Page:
Australia 'very much consider' Maxwell as frontline spin option

There is no specific target for Head's comeback, but he isn't expected to be available until at least midway through the World Cup group stage

Andrew McGlashan
Andrew McGlashan
Glenn Maxwell has been backed to play the role of a frontline spinner for Australia during the World Cup after they opted not to replace the injured Ashton Agar like-for-like. They instead brought in Marnus Labuschagne to provide batting cover as Travis Head recovers from his broken hand.
It means that Maxwell and Adam Zampa are Australia's only genuine spin options among their 14 fit players given that Steven Smith barely bowls anymore and Labuschagne's legspin has faded in recent years. Should Head recover and be able to bowl, his offspin would provide a valuable option.
There is yet to be a specific target for Head's comeback, but he isn't expected to be available until at least midway through the group stage.
Maxwell took a career-best 4 for 40 in the final ODI against India in Rajkot, and although he averages 47.71 in ODIs, national selector George Bailey believes his bowling should not be underestimated.
"Think it's unfair on Maxi to say he's not a specialist spinner," Bailey said. "Think his white-ball spinning record is pretty handy and you could very much consider him a frontline option. We certainly consider that we have two frontline spinners within our first-choice XI.
"More broadly across the squad, when you are limited to 15 [players], there are compromises that you have to weigh up [and] which way to want to take a risk. That was all the considerations that we had to take. We certainly think that Zamps and Maxi can do a really good job for us as the frontline spinners and we've still got plenty of options for quicks and back-up allrounders."
Maxwell's outing in Rajkot was only his second ODI since suffering a badly broken leg last year and there have been concerns about how he would cope with an intense World Cup schedule after pulling up with an ankle problem on Australia's first day of training in South Africa last month.
However, Bailey praised the work Maxwell has put in to get himself ready for the tournament although did suggest there may be times when he is given a break from the more high-intensity fielding positions he has traditionally occupied.
"Glenn's been so dynamic across his one-day career, not only his ability with bat and ball but just the positions he puts himself in the field. So there's been a high workload there," Bailey said. "There may be games here - and not just this tournament, but maybe Glenn for the rest of his career - where he doesn't have to go to the hot spots, or he might have some games where we can find some quieter spots for him in the field. That's something we'll weigh up from game to game.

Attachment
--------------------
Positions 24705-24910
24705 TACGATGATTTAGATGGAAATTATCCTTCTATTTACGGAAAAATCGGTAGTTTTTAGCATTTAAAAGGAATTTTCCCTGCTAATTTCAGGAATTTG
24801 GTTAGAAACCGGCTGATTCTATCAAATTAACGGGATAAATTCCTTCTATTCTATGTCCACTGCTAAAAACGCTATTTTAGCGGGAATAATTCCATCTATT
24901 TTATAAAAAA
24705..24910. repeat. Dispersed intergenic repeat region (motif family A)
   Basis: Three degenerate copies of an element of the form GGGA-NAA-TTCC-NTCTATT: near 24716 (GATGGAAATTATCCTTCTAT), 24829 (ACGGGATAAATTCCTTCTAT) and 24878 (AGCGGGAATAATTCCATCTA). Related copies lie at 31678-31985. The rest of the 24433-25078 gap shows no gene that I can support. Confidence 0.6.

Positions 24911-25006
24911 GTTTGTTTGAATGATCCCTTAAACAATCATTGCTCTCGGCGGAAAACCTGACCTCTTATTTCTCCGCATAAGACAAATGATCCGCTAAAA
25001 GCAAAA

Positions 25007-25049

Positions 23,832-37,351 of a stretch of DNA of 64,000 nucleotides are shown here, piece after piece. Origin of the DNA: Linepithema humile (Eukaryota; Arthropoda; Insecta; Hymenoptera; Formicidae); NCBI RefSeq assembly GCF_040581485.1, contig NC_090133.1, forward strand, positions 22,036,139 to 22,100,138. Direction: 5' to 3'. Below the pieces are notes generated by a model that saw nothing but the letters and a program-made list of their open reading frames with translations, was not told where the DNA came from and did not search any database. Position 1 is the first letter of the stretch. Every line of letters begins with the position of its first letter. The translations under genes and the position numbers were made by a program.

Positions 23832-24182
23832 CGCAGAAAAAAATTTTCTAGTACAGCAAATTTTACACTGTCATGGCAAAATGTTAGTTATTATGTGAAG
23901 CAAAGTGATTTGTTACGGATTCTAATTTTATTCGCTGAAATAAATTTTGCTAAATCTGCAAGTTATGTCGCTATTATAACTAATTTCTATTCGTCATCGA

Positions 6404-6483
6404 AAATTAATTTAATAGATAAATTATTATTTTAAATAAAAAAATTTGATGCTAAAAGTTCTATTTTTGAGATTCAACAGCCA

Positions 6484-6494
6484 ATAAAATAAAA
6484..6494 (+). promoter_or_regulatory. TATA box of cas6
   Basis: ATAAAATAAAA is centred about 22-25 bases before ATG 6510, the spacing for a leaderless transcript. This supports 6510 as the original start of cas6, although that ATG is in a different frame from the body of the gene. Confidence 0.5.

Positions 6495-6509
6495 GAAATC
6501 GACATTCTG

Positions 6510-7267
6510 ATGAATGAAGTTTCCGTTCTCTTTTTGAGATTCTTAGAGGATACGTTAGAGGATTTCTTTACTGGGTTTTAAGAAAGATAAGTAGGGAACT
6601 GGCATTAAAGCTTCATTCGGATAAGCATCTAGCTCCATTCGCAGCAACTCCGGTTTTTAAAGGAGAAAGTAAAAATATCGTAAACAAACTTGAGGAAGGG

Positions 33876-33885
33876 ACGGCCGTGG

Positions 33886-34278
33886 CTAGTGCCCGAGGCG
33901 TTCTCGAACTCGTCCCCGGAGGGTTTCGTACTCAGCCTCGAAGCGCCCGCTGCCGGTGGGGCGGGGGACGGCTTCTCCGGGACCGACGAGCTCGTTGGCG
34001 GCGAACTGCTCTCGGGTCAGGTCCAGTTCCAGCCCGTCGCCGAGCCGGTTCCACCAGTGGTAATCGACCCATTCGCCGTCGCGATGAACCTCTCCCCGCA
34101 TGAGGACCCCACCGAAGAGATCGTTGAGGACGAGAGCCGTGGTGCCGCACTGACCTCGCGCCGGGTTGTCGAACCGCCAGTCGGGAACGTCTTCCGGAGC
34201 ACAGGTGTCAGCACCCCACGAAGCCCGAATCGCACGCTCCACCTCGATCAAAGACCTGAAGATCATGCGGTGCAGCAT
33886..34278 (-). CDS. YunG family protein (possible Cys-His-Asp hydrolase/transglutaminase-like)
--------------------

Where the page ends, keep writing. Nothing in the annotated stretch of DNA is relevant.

"From mapping out with Glenn...what the build-up to this tournament would look like, he's done a power of work around trying to get some strength and functionality back into that leg. Fingers crossed that's all tracking well."
In terms of Head's potential return, Bailey conceded there was still an element of the unknown but the prospect of what he could bring later in the tournament was too strong to ignore.
"We were aware of the risk that if there is a setback at some point that it makes it really challenging for Trav, but he's a really important player for us," he said. "We'll be getting the information of how he's recovering as the bone starts to heel, but we'll clearly be able to see how we are progressing in the tournament and how that's working out as well. Those two will hopefully marry up at some point."
Mitchell Marsh will be able to bowl at the start of the World Cup and should get a run during the warm-up games having not been used against South Africa or India. The plan had been for him to have a run in Rajkot but his 96 in stifling conditions led to a conservative approach.
"Would have been nice for Mitch to get a bowl the other night but he was a bit cooked after batting," Bailey said. "He has been doing a lot of bowling in the background."
Bailey admitted Australia's lead-in to the World Cup had been far from ideal with a lengthy injury list to manage amid a hectic schedule where they have played eight ODIs in South Africa and India.
"We've had a lot of cricket and probably a few more moving parts than we'd ideally like this close to a World Cup," he said. "[It's] been a little bit of a challenge through some of the one-day series we've had over the last couple of years, the timing of them has meant quite often they've come at the back of big Test series.
"One way to look at it is we haven't had the chance to put together what you might consider our first-choice XI too often. The great benefit of that is it's also provided some opportunity for some players who have forced their way into what is our first choice XI, so that's been great."
That balancing act will continue in the two warm-up matches, especially the first one against Netherlands on Saturday, with Bailey joking about the need for reinforcements.
"It will be a bit of an all-hands-on-deck one, particularly early coming off this India series. There's a few sore bodies and a lot of cricket to be played," he said. "If you're an Australian in Kerala and you'd like a game of cricket, feel free to wander down tomorrow."

Andrew McGlashan is a deputy editor at ESPNcricinfo